June 29, 1998
The Council on School Performance releases a study that concludes: "We found that recipients of Georgia's HOPE Scholarship are more likely to remain enrolled in college, have higher college grade point averages and have earned more credit hours than students without the scholarship."
September 1, 1998
Five years after its inception, the HOPE Scholarship has awarded 319,000 students more than $580 million.
November 3, 1998
Georgia voters elect to create a Constitutional amendment protecting the HOPE Scholarship Program from legislative and political tampering.
May 17, 1999
For the second year in a row, the National Association of State Student Grant and Aid Programs (NASSGAP) ranked Georgia Number One among the 50 states in academic-based student financial aid because of the HOPE Scholarship.
September 29, 1999
Yomaris Figueroa of McDonough, a freshman at Georgia State University in Atlanta, was congratulated by Governor Roy E. Barnes as Georgia's 400,000th HOPE Scholarship recipient.
For the third year in a row, the National Association of State Student Grant and Aid Programs (NASSGAP) ranked Georgia Number One among the 50 states in academic-based student financial aid because of the HOPE Scholarship.
July 1, 2000
Students can receive the full benefits of Georgia's HOPE Scholarship and the federal Pell Grant making a college education for Georgia students even more affordable.
Seven years after its inception, the HOPE Scholarship program has more than 500,000 awards totaling $1 billion.
For the fourth year in a row, the National Association of State Student Grant and Aid Programs (NASSGAP) ranked Georgia Number One among the 50 states in academic-based student financial aid because of the HOPE Scholarship.
HOPE reaches new milestones: More than 600,000 students have received HOPE awards totaling more than $1.5 billion. Also, thanks to HOPE, for the fifth year in a row Georgia leads the nation in providing academic-based financial aid.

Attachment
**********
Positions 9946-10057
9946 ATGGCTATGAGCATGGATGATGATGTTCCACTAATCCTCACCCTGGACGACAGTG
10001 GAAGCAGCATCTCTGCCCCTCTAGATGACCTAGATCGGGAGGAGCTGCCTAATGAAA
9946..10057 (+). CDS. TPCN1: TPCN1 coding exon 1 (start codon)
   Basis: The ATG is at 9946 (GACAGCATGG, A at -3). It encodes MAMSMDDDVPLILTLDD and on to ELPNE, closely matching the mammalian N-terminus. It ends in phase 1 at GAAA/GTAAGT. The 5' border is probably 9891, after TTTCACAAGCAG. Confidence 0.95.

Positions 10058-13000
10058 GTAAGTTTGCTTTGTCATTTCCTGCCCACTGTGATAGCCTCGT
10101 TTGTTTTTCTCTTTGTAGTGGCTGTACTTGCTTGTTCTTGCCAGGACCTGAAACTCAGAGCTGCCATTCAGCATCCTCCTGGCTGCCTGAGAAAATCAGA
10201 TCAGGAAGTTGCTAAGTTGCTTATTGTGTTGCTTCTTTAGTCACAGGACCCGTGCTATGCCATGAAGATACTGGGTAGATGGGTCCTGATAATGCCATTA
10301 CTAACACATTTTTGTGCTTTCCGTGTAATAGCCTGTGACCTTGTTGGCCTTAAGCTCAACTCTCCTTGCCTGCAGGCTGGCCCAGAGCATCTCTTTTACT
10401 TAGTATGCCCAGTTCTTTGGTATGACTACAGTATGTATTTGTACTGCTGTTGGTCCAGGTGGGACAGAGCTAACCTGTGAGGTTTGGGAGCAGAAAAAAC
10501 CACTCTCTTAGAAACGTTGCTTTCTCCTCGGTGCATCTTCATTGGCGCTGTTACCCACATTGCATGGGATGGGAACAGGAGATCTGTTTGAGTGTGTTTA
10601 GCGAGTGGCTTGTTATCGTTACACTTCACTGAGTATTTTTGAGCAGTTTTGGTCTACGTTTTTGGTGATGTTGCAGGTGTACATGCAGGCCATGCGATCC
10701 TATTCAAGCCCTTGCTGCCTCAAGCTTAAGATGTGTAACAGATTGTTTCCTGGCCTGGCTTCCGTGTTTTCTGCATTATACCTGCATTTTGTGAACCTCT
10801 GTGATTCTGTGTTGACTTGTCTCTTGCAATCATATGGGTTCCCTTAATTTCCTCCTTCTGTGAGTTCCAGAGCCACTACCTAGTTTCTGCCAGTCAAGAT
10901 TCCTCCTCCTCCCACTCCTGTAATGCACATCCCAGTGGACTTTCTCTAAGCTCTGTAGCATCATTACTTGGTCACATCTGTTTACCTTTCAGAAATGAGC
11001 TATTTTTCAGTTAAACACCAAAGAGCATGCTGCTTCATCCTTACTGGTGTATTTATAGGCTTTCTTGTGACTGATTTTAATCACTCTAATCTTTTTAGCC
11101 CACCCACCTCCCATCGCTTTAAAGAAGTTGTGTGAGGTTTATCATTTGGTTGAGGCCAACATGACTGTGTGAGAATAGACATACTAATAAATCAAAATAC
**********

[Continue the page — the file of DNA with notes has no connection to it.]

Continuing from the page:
The Georgia General Assembly created the Improvement of the HOPE Scholarship Joint Study Commission. The purpose of the Commission was to identify and recommend actions to ensure adequate funding of the HOPE program for years to come.
For the sixth year in a row, the National Association of State Student Grant and Aid Programs (NASSGAP) ranked Georgia Number One among the 50 states in academic-based student financial aid because of the HOPE Scholarship.
After meeting throughout the latter half of 2003, The HOPE Study Commission made its recommendations in January 2004.
House Bill 1325 was signed into law, creating the most significant changes in the HOPE program since its beginning.
The HOPE program reaches the milestone of assisting one million individual recipients.
The new HOPE Scholarship high school grade point average calculation and transcript exchange project was implemented, in accordance with House Bill 1325 passed in 2004.
The HOPE Scholarship award amount for students attending private colleges was increased from $3,000 per academic year to $3,500 per academic year. Senate Bill 492 was implemented, which increased the Georgia residency requirement for the HOPE Scholarship to 24 months for students who did not graduate from high school as a Georgia resident. In addition, changes were made to the treatment of postsecondary coursework taken while in high school, for purposes of the HOPE Scholarship and HOPE Grant eligibility. House Bill 152 was implemented, which allows home study students, ineligible high school graduates, and GED recipients to gain HOPE Scholarship eligibility by scoring in the 85th percentile on the SAT/ACT.